CAIRO (AP) – A plane laden with eight tons of emergency medical supplies landed in Sudan on Sunday, replenishing hospitals ravaged by more than two weeks of fighting between armies loyal to rival generals.
With the civilian death toll from nationwide violence surpassing 400, there are enough supplies to treat hundreds of wounded, and the conflict began on April 15 with the Sudanese military and paramilitary forces. It erupted among militaries and threatened to plunge Sudan into a violent civil war.
More than two-thirds of his hospitals in war-torn areas are out of order, citing shortages of medical supplies, health workers, water and electricity, the National Medical Association said.
The plane took off from Jordan on Sunday with medical assistance and landed in the city of Port Sudan, according to the International Committee of the Red Cross. Supplies, including anesthetics, bandages, sutures and other surgical supplies, are enough to treat more than 1,000 people injured in the conflict, the ICRC said.
“We hope that this material will reach some of the busiest hospitals in the capital Khartoum and other hotspots,” said Patrick Youssef, ICRC Regional Director for Africa.
Sudanese doctors monitoring casualties said on Sunday that 425 civilians had been killed and 2,091 injured in the past two weeks. Sudan’s health ministry on Saturday put the total death toll, including militants, at 528, with 4,500 injured.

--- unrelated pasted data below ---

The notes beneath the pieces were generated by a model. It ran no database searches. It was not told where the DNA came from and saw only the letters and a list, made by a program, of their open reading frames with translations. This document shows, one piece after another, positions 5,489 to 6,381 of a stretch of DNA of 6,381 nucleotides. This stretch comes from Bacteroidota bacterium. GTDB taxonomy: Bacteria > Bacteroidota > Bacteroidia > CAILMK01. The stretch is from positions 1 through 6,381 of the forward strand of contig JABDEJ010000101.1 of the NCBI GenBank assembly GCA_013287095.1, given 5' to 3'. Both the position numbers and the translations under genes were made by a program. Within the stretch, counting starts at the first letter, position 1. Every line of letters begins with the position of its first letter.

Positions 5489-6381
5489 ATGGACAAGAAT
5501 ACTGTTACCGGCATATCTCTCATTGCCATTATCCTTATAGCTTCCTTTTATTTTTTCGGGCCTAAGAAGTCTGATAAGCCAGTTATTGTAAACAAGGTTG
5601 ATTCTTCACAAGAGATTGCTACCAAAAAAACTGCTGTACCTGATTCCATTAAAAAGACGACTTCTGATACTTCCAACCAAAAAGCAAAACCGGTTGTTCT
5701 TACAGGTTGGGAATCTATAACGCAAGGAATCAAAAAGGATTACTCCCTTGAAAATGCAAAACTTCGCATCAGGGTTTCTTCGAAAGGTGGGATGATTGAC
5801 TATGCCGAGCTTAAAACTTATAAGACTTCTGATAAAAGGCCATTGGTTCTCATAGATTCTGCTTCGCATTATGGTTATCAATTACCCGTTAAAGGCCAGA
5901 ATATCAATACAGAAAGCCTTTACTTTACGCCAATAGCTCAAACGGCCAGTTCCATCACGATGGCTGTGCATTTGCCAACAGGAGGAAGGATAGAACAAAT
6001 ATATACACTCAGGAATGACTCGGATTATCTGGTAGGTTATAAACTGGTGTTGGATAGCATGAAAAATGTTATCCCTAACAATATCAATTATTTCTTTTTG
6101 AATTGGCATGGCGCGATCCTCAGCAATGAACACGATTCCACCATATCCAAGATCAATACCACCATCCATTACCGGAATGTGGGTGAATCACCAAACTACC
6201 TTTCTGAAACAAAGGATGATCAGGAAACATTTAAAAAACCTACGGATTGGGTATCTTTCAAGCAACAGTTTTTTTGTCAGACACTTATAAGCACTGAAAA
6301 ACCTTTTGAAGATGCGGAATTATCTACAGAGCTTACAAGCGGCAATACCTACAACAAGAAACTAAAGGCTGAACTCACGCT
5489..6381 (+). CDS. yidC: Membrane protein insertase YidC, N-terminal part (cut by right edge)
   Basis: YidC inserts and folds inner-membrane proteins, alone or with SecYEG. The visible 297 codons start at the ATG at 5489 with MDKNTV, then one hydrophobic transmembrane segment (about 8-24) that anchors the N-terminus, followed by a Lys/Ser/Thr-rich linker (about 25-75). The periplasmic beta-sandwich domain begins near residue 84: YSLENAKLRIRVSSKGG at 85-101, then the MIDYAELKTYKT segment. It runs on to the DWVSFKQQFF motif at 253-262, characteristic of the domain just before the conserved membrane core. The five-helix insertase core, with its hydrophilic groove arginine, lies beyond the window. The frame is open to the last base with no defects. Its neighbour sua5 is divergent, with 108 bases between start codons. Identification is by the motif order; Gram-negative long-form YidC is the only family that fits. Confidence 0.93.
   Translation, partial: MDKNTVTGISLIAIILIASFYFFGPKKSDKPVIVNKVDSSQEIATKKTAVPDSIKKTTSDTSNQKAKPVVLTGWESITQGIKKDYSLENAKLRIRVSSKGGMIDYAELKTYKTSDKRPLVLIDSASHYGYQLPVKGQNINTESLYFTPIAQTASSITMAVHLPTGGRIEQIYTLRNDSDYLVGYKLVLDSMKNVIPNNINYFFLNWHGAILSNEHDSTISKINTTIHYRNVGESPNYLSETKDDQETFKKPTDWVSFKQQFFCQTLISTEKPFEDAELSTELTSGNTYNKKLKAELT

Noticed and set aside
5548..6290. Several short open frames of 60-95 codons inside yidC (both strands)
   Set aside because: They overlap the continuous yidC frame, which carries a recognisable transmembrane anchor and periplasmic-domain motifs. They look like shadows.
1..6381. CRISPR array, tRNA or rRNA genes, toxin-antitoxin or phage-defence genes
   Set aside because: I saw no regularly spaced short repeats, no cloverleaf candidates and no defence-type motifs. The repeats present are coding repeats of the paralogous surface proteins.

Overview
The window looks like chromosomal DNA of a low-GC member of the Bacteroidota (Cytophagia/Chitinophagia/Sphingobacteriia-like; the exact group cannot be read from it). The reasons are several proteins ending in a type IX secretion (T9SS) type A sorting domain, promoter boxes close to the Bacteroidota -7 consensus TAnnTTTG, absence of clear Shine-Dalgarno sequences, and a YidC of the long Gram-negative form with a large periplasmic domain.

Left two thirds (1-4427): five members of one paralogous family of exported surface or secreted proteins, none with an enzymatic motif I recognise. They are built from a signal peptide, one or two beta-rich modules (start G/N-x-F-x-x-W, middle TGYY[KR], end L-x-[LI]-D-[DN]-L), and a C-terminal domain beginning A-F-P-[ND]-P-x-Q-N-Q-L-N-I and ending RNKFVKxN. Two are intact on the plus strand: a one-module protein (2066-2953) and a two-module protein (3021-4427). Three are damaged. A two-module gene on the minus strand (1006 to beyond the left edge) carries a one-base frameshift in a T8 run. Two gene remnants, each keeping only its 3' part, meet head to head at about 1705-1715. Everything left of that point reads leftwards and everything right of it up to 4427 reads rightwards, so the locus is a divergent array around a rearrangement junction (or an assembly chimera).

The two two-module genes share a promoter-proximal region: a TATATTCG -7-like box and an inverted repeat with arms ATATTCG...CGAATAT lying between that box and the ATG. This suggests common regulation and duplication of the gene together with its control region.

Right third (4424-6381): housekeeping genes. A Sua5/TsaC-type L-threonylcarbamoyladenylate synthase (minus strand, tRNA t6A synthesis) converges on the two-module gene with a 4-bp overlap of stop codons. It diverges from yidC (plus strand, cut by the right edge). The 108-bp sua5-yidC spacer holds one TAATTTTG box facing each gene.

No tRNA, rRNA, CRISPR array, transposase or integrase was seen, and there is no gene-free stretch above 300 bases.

In Khartoum, the deadliest battles are fought. During the battle, Army Secretary General Abdel Fattah Burhan meets General Mohammed Hamdan Dagalo, head of a militia group known as Rapid Support Force.
Both generals, who blocked Sudan’s capricious transition to democracy in a military coup in October 2021, were allied with powerful foreign backers and have since turned against each other. Ordinary Sudanese were caught in the crossfire. Tens of thousands have fled to neighboring countries such as Chad and Egypt, while others remain stranded due to scarcity of supplies. Thousands of foreigners were evacuated by air or land.
Fighting continued in various parts of the capital on Sunday, with residents hiding in their homes reporting hearing shelling. Despite repeated attempts at international mediation, there was a lull in the fighting, but never a fully enforced ceasefire. Over the weekend, residents reported a gradual return to normality as fighting eased in some areas of Khartoum after a shaky ceasefire, with shops reopening. Elsewhere, however, frightened residents reported blasts blaring around them and militants looting their homes.
The paramilitary group RSF announced on Sunday that it would extend the humanitarian ceasefire beyond midnight for another 72 hours, according to a statement on the group’s official Facebook page. The decision will allow civilians and relief supplies to pass safely.
The Sudanese military did not immediately react to his RSF announcement. Youssef, an ICRC official, said the ICRC is in contact with the high command of both sides to ensure that medical aid reaches hospitals safely.
“With this news today, I really hope this will be part of a stable coordination mechanism to allow other flights to arrive,” he said.
Youssef said he was ready to send further medical assistance to Khartoum until the necessary permits and security guarantees were obtained.
Sudan’s health system is on the brink of collapse, with dozens of hospitals closed. Several aid organizations have had to suspend operations and evacuate their employees. A US warship also arrived in Port Sudan on Sunday to evacuate more US citizens, according to footage aired by Saudi TV station Al Arabiya.
Most of the estimated 16,000 Americans believed to be in Sudan today are Sudanese citizens of American descent. The Defense Ministry said in a statement on Saturday that it would move naval resources to Sudan’s coast to support further evacuations.